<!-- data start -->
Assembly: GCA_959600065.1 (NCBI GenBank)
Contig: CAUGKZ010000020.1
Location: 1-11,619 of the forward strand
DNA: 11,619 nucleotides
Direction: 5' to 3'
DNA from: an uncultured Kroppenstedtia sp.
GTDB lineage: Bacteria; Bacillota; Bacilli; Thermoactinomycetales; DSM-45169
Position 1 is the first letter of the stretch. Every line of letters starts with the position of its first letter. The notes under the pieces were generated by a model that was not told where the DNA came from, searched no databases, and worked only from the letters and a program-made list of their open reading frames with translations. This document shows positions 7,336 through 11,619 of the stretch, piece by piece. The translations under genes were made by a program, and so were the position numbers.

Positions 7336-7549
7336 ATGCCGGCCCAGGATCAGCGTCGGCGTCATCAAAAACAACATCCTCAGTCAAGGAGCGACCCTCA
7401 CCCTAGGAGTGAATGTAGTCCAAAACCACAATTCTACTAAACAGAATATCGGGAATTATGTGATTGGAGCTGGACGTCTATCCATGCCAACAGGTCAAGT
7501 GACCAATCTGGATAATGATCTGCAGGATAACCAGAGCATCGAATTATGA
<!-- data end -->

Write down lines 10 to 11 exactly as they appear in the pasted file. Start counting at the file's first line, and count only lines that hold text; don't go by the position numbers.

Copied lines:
7336 ATGCCGGCCCAGGATCAGCGTCGGCGTCATCAAAAACAACATCCTCAGTCAAGGAGCGACCCTCA
7401 CCCTAGGAGTGAATGTAGTCCAAAACCACAATTCTACTAAACAGAATATCGGGAATTATGTGATTGGAGCTGGACGTCTATCCATGCCAACAGGTCAAGT